Le Mans Classic postponed until July 2022

The Le Mans Classic, one of the biggest events on the historic motorsport calendar, has been cancelled for 2021 due to the ongoing COVID-19 pandemic in France.

Le Mans Classic postponed until July 2022

The biennial event was planned for July 2020 and was initially postponed for a year as COVID-19 took hold across Europe, but amid the current situation and restrictions on large spectator events the promoters have confirmed the event has been postponed this year and pushed back to July 2022.

A press statement said: “Due to the more than capricious changes in the constraints applied to large-scale events, Peter Auto and the Automobile Club de l’Ouest were forced to postpone once again the 10th edition of Le Mans Classic to the first or second weekend of July 2022.

“It is totally impossible to organise a miniature of the event, which normally welcomes 200,000 spectators, who will have needed to participate seated: no more clubs, no more villages, no more activities [are permitted].

“In summary, a Le Mans Classic [in 2021] would not be the celebration of the automobile that it has become in 20 years and 10 editions of existence.”

Track action

Track action

Photo by: Paul Lawrence

As well as running in 2022, plans are in place for the Classic to also run in 2023 to mark the centenary celebrations of the Le Mans 24 Hours.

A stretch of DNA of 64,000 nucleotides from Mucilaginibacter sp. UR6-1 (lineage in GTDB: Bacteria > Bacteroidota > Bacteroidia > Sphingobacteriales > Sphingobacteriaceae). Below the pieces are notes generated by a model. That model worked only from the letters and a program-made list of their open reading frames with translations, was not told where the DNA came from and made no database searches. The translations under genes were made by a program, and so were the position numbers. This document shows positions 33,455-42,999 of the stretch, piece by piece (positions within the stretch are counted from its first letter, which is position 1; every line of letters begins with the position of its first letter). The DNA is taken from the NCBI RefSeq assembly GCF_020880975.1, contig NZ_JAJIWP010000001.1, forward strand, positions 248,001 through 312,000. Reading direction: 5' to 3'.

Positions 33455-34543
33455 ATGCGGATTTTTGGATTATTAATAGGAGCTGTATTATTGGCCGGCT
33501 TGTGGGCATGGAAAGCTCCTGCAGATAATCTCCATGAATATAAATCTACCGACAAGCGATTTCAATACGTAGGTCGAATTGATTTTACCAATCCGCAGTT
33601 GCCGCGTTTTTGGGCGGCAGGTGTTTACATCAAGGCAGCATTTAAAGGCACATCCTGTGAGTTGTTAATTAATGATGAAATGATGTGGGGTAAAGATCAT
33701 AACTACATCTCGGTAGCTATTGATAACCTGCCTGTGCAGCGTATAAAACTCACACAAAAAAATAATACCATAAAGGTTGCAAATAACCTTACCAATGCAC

Patrick Peter, event promoter for Peter Auto, said: “The maximum figures of people imposed by the government do not allow us to maintain this event on the initial dates.

“Moreover, even if it has been considered, a closed session would not do justice to this event and would considerably reduce the beautiful tribute to the great history of endurance. Le Mans Classic without public, without exhibitors and without clubs is not Le Mans Classic.

“Enthusiasts will have two successive years of Le Mans Classic since we will do another edition in 2023 which will be an opportunity to reinforce the tribute to the centenary of creation of the 24 Hours of Le Mans race.”

Pierre Fillon, President of the Automobile Club de l’Ouest, added: “Organising Le Mans Classic behind closed doors would not make any sense. This event is made for the public, and the lack of visibility on the current situation generates this logical decision.

“The Endurance Racing Legends support race for the 24 Hours of Le Mans this year will allow the automobile to be celebrated as it should be.”

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Series Historics
Author Paul Lawrence
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